Comparing to Size Charts

I had the most respondents who had a 29" waist so I wanted to compare that graph specifically with various size charts.  For women with 29" waists, 43.5% had an underbust in the 29-30" range and 91.3% had an underbust in the 27-33" range, that's quite a wide distribution!  In terms of bust size 47.8% has a bust size in the 38-39" range, 70% had a bust size in the 36-39" range and 91.3% had a bust size in the 36-42" range.  Point is, it's very hard to peg down corresponding measurements just based on the waist size alone.  If you wanted to get in about 90% of women with a 29" waist you'd need to have a top that fit a bust over a 6" range and an underbust over a 6" range also!  Basically, you'd have a tent.

Now, there are some work arounds here.  For instance, empire waist tops only have two measurements that are relevant (underbust and bust measurement) whereas flowing peasant tops really only rely on bust measurements when it comes to finding a good fit because they are not meant to be fitted around the waist/underbust.

I think looking at these measurements it becomes quite clear why manufacturers turn so often to Spandex because you're going to reach a larger percentage of women.

Now the question remains... what about stores like BiuBiu, Aj Rumina, Carissa Rose, Campbell and Kate, and Pepperberry who go by both a waist and bust size?  Can they get a better fit?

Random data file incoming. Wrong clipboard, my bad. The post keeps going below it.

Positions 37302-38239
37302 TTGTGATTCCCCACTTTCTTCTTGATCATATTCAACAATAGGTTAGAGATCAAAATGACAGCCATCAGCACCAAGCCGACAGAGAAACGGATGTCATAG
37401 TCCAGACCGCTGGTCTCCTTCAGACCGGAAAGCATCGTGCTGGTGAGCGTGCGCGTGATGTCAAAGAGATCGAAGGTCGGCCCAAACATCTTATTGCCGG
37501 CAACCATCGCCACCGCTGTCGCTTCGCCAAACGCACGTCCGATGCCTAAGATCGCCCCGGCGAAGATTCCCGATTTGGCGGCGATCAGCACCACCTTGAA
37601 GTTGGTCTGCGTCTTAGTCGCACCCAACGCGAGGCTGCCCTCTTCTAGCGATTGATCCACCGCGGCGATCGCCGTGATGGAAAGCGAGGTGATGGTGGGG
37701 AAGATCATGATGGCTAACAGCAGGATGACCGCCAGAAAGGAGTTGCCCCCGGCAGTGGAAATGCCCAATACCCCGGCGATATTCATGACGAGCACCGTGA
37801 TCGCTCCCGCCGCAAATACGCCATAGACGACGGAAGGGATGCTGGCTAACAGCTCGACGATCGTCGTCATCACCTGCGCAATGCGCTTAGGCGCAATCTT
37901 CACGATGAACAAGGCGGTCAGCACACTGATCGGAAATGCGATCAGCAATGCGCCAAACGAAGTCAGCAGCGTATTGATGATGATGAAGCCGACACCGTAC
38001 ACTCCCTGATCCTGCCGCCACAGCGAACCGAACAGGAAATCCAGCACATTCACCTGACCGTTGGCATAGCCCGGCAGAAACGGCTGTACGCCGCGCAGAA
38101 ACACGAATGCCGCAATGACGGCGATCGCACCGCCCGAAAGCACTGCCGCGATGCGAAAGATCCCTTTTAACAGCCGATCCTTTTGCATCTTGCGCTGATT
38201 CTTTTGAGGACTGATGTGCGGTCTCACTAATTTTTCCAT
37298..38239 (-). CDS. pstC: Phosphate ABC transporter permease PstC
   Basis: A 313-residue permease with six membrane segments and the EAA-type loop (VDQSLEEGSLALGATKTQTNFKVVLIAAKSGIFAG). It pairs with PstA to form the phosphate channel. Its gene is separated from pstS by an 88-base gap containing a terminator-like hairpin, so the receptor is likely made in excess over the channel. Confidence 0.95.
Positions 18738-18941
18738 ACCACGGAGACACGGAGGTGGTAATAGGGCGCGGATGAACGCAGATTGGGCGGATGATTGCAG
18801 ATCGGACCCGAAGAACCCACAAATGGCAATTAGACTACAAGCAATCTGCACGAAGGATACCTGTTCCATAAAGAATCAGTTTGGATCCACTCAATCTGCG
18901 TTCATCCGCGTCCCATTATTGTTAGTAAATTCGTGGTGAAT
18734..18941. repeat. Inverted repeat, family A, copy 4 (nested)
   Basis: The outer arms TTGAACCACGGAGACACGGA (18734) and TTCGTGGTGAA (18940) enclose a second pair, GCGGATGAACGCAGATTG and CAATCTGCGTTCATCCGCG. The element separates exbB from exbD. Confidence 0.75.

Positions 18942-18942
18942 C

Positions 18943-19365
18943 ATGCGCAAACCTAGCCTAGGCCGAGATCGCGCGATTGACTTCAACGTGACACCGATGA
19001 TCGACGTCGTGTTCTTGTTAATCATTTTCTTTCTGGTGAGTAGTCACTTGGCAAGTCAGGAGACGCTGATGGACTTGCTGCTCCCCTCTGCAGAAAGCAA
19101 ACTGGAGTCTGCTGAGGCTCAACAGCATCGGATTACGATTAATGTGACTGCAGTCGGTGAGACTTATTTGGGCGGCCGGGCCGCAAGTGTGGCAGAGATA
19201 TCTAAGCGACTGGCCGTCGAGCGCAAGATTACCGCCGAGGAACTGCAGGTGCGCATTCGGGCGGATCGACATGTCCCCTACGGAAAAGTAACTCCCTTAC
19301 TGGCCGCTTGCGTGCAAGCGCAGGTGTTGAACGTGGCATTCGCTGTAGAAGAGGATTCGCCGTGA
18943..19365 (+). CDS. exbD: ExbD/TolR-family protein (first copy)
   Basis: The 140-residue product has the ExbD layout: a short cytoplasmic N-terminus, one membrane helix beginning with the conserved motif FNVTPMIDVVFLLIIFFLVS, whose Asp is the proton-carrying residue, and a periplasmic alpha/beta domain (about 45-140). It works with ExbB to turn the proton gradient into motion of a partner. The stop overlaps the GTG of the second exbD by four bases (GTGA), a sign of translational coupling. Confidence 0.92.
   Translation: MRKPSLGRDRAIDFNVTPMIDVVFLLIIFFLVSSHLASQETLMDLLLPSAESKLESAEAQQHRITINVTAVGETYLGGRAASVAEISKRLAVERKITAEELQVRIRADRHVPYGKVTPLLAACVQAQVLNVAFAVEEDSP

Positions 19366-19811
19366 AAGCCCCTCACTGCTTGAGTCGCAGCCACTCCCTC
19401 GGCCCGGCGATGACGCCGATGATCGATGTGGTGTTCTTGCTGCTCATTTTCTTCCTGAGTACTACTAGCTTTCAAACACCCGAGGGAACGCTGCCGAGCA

In the case of women with a 29" waist, just using the percentages it seems like it would make sense to divide the bust sizes in the following three categories:

  • 34-36" covers 21.7%
  • 37-39" covers 56.5%
  • 40-42" covers 21.8%
So let's see how that lines up to some of the brands listed above.  For BiuBiu a 29" waist corresponds to a size 38.  And the size cover
  • 38B 35.8-37.4
  • 38BB 37.8-39.4
  • 38BBB 39.8-41.3
Ok, wow, those numbers match up extraordinarily well!  I'm curious, though, if BiuBiu sees a higher percentage of their 38BB shirts sold compared to their 38B and 38BBB? It would be interesting for comparison.  Now, the bust measurements from my survey do fall slightly below what BiuBiu sells but then again, BiuBiu caters to large breasted women and I specifically asked women of all sizes to respond. 

Let's check the same with Pepperberry.  According to Pepperberry's size chart a 29" waist corresponds to a size 10 and the curve sizes are as follows:
  • 10C 33.9-35.4
  • 10RC 35.8-37.4
  • 10SC 37.8-39.4
so it looks like the measurements from Pepperberry run exactly a size smaller than BiuBiu and miss out on roughly 20% of the population on the larger bust end.  Granted, I'm sure some of the top 20% can still fit into their range if the material is stretchy and depending on the cut but it does appear that the Super Duper Curvy could be needed.

However, at least according to my survey, it would be useful for manfacturers to list the corresponding underbust measurement.  I found quite a wide range in underbusts for women with a 29" waist and that will make a large difference in the bust size.  If you have a women with a 29" waist, 27" underbust and 40" bust (let's call her woman A) she is going to have very different fit needs when it comes to tops as compared to a women with a 33" underbust and a 40" bust (let's call her woman B).  Actually, if they were looking at tops like the BiuBiu Fuego
Woman A might very well prefer to size down to a 36BBB whereas women B might want to size up to a 42B.  Granted, woman B might also need to take in the waist on the 42B but it might give her the best fit in terms of the underbust/bust combination.